• Special Interest Groups — Invite interested
    children in and out of your church to join a children’s musical
    theater group that performs in your community. Offer field trips
    and encourage your kids to invite friends. Sponsor discounts to
    sporting events and local attractions to encourage church families
    to invite friends to attend at a group rate.

Festive Connections

Holidays and special events provide a unique opportunity for
your community to connect with your ministry. Celebrate festive
occasions with these community-friendly ideas.

  • Traditional Christian Holidays — Often the
    only place to participate in holiday traditions associated with
    Christmas and Easter is at church. Attract your community to your
    church at Christmas time with a Main Street Christmas event,
    including a live nativity, family-oriented Christmas crafts, and
    strolling carolers. At Easter, open your church lawn to a community
    egg hunt with invitations to your Easter morning church
    services.
  • Holiday Alternatives — Parents today are
    concerned about kids on holidays such as Halloween. So invite
    families to your church for a Halloween alternative program
    complete with games, food, and giveaways. Check out Heroes
    Unmasked
    an easy, ready-to-go Halloween Alternative with an
    outreach emphasis. For Valentine’s Day, offer a family sweetheart
    experience such as a dinner and dance for girls and father figures.
    On Independence Day, open your church property for families to view
    fireworks, or offer a free shuttle from your parking lot to your
    community’s festivities.
  • The Party’s Here — Build a reputation in your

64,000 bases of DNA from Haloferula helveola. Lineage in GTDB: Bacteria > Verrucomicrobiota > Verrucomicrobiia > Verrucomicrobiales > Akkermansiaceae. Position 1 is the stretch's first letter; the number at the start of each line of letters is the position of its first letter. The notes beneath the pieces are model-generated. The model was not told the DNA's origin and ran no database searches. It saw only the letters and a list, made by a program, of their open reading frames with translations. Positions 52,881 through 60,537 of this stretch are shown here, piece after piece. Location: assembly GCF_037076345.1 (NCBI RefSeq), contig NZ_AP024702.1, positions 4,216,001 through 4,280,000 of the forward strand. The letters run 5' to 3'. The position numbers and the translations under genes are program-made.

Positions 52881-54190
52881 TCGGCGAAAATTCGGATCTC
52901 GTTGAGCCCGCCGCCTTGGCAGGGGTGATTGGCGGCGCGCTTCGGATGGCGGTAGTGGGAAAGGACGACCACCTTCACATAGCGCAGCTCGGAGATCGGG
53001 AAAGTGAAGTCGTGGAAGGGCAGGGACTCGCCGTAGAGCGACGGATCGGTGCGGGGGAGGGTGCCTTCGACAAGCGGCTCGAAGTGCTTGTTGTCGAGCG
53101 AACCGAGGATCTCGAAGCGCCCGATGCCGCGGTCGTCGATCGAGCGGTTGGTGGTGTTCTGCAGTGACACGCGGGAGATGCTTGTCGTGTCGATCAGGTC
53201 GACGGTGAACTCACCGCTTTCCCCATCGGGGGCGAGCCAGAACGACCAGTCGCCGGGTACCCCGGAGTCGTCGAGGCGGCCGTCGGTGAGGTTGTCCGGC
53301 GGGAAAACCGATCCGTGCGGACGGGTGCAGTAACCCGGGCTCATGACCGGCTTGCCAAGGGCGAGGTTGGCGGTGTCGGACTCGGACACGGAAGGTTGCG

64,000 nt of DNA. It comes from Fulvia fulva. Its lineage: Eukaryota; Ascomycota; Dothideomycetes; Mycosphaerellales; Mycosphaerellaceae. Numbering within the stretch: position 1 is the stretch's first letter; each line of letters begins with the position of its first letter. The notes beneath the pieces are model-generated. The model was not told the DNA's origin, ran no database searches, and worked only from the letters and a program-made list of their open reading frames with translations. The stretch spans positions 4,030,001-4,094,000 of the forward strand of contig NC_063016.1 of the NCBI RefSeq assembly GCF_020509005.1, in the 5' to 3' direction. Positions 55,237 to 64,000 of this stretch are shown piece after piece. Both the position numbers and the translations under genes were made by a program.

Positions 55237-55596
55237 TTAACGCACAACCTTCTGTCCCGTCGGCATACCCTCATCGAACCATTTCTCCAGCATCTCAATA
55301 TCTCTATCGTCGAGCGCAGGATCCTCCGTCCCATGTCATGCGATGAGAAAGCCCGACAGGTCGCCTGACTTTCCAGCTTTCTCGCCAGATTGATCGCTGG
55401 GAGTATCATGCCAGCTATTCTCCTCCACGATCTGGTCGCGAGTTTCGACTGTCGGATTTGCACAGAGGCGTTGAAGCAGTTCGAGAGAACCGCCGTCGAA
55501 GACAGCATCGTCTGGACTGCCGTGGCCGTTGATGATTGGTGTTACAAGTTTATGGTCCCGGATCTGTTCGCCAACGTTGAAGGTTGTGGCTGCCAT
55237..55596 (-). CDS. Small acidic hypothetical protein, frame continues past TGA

community as the “go-to” place for family fun. Sponsor
    family-oriented concerts that are affordable and communicate
    Christian values. Plan events — such as pool parties, barbeques,
    or skate nights at a local rink — that make it easy for church
    families to invite other families in your community.

Civic Connections

Go outside your comfort zone to meet people in your community
where they’re at. Making these connections tells others that you’re
living your mission and you care about your community.

  • Kids Clubs — Send teams into local schools to
    offer an after-school club program. Offer specialized clubs such as
    ceramics or model cars, or have volunteers provide homework help
    and snacks two days a week.
  • Be a Volunteer — Schools are often in the
    same predicament as the church — they rely heavily on volunteers
    to get the job done. So volunteer to tutor, read to children, help
    at field day, or cover as a lunch monitor. Kids in your ministry
    will recognize you and you’ll get to know your local school’s staff
    and community.